RIP Dennis Hopper | The Popjustice Forum

RIP Dennis Hopper

Discussion in 'TV + Film' started by sifr, May 29, 2010.

  1. Dennis Hopper has passed away at the age of 74.

    I'm actually, strangely, really upset about this. He was part of the counter-culture kickstart of Hollywood in the late 60s with Easy Rider (which has always bored me senseless) but before that had been a regular supporting player at several Hollywood studios, appearing in Hang 'Em High with Clint Eastwood, Cool Hand Luke and perhaps most notably Rebel Without A Cause, where he formed a strong bond with James Dean. He also appeared as Napoleon in Irwin Allen's quite insane The Story of Mankind.

    After Easy Rider, things went a little blurry with The Last Movie, his more than a little egomanical follow-up, and his increasing reliance on drink and drugs. All kinds of drugs. Every kind of drugs. Aside from a zonked appearance in Apocalypse Now, he filled the rest of the 70s and early 80s with either underground arthouse like Tracks, or exploitation fare like the Australian Mad Dog Morgan (during the filming of which he was pronounced legally dead based on the alcohol levels in his body. At the time of his death, he was still banned from not only driving a vehicle in the city of Victoria, but also being a passenger in a vehicle, which is some achievement.)

    The 80s continued to be a difficult time - unable to limit his drug dependency, some directors worked around it, asking him to use uppers for passionate scenes, and downers for gentler fare. His call sheet would literally come with a prescription list. This continued through a few notable movies like Sam Peckinpah's final film The Osterman Weekend and Rumble Fish, before his insane (in a frighteningly good way) turn as Frank Booth in David Lynch's Blue Velvet reminded people just how terrific he could be. Slowly getting back on track, he progressed through more variable roles in films like Black Widow and the satirical Flashback, until he finally reached the new youth conciousness as a demented Koopa in the demented Super Mario Bros.

    After this, things got way better, as 1993 saw two excellent roles for Hopper, firstly as weary hitman Lyle in Red Rock West, and, perhaps his finest role ever, as Christian Slater's loving father Clifford in True Romance. His mano-a-mano with Christopher Walken in that film shows a man at the end of his life, determined to go out his own way, protecting his family and pissing off as many people as he can in the meantime. It's a seminal moment for the actor.

    Following this, and though he still made many low-budget, straight to video films, his twin villains in Speed and Waterworld kept him firmly in the public mind, and no matter how bad or average a film might be, a Hopper appearance was something to look forward to.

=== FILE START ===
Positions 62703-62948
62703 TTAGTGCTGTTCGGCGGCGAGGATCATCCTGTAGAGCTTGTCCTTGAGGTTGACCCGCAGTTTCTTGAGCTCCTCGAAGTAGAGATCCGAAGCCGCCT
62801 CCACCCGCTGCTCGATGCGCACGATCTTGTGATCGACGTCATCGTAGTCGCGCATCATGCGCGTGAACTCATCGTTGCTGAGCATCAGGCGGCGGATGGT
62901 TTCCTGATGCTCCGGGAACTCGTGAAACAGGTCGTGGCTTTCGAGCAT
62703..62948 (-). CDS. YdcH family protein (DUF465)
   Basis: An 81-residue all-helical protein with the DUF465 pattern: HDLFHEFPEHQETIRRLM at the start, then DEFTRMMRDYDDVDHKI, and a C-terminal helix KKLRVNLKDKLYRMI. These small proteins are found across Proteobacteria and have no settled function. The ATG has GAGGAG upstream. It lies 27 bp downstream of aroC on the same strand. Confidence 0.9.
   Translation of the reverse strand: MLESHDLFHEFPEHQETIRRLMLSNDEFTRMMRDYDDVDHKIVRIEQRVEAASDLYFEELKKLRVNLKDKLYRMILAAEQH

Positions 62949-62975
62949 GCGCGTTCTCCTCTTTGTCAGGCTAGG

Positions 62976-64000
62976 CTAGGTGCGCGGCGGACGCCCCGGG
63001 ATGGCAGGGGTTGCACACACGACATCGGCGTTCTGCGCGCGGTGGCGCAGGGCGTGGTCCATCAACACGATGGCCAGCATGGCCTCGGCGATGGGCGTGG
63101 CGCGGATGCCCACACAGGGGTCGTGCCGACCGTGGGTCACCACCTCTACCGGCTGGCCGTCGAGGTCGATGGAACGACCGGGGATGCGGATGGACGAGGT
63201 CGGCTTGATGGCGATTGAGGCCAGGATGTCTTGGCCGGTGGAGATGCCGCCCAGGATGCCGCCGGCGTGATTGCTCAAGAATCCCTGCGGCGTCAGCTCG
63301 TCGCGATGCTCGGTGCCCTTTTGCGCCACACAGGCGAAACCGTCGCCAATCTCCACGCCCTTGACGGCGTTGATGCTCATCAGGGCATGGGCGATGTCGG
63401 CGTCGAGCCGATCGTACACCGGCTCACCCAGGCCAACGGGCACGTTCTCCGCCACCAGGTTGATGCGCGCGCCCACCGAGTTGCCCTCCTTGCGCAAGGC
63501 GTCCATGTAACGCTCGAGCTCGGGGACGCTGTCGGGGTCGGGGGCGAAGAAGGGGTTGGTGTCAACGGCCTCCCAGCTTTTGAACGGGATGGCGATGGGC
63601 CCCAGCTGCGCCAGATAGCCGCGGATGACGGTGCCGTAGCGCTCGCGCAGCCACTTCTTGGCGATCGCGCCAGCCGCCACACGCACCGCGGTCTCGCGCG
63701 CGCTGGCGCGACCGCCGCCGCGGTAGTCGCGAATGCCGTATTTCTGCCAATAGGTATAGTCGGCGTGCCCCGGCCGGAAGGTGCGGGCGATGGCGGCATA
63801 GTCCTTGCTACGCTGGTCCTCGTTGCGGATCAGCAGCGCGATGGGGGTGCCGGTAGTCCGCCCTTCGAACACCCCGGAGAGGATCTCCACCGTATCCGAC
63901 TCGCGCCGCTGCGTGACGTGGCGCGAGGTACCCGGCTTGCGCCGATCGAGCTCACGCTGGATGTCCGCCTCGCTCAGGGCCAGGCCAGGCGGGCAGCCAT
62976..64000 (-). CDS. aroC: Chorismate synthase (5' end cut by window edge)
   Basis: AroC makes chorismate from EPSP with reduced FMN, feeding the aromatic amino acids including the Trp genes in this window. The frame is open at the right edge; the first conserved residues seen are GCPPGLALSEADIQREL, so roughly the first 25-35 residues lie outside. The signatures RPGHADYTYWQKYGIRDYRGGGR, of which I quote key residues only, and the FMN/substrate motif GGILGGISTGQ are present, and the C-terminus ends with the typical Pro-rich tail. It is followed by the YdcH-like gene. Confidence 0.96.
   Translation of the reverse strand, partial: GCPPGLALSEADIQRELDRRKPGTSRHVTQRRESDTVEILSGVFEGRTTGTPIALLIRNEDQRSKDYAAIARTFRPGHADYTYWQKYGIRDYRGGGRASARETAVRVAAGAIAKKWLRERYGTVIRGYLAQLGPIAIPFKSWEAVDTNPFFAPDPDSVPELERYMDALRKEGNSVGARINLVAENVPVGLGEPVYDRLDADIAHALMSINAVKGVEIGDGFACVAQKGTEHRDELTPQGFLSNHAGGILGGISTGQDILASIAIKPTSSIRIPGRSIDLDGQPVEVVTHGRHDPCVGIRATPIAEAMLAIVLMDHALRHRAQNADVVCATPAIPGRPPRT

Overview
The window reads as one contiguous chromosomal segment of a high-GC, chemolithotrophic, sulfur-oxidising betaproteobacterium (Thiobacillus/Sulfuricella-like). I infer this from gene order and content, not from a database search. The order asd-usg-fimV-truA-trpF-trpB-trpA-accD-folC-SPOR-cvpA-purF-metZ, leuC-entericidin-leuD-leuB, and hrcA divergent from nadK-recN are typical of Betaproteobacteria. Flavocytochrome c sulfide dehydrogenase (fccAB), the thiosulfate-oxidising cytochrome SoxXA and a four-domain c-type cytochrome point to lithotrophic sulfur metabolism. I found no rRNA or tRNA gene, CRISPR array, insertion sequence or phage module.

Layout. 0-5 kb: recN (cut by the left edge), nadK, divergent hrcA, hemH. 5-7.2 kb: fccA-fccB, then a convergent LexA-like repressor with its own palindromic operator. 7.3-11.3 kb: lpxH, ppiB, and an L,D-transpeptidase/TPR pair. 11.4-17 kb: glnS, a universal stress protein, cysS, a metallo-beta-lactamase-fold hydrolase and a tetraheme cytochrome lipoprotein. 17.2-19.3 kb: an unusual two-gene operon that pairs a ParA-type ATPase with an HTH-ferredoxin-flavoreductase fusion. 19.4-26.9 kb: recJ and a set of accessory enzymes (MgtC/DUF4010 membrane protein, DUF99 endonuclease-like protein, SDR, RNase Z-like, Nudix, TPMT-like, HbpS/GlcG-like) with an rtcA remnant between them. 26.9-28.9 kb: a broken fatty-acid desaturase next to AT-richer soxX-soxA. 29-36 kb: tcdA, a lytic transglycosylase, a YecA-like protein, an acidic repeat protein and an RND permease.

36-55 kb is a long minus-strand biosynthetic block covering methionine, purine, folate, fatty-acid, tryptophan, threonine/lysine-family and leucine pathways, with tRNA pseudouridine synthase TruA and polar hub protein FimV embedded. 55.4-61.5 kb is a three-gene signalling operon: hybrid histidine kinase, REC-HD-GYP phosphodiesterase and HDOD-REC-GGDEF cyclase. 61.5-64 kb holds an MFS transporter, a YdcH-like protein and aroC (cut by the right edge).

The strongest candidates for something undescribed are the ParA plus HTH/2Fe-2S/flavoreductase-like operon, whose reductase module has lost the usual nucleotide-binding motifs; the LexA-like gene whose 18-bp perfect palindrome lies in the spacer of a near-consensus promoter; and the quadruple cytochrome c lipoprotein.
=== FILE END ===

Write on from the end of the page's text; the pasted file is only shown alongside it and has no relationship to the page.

A further villain on the first series of 24 followed, as well as TV series like the adaptation of Crash. Among his final films were George Romero's Land of the Dead and Kevin Costner's Swing Vote. He completed two films before his death, one a voice in an animated film coming from Lionsgate, the other an independent called, almost appropriately, The Last Film Festival.

    I think my first exposure to Dennis Hopper was probably Speed, but that was a film and a performance that I loved greatly, and from then on, I've always liked his work. Over-the-top sometimes? Sure, but never less than richly entertaining with it. He was a one-off, a difficult, irascible man, an addict, an abuser, but also a survivor. Quite frankly, it's amazing he didn't die before I hit puberty. But I'm very glad he didn't. He was never less than candid (a staunch lifetime Republican, he then switched to Democrat and championed Obama during the last election, recognising he didn't like his what his lifetime supportees were anymore) and he left behind some terrific work.

    I really, really am going to miss him. Farewell Dennis, you wonderful, mad bastard, farewell.
  2. Giant and Rebel Without A Cause. Especially the former. Oh, and River's Edge. And Waterworld.
  3. Awwww...

    Someone asked me if he'd died just last week!! I had no idea he was that old!

  4. Sad indeed. He's had a very odd and eventful life. I'll always remember him for the film Space Truckers, which is utterly terrible, but he only signed to do it so he could play golf in Ireland and get paid for it.

    Here is Dennis with Gorilliaz live in Harlem performing Fire Coming Out Of A Monkey's Head from Demon Days.
  5. R.I.P. I always liked him, loved his performances in Blue Velvet and Speed.
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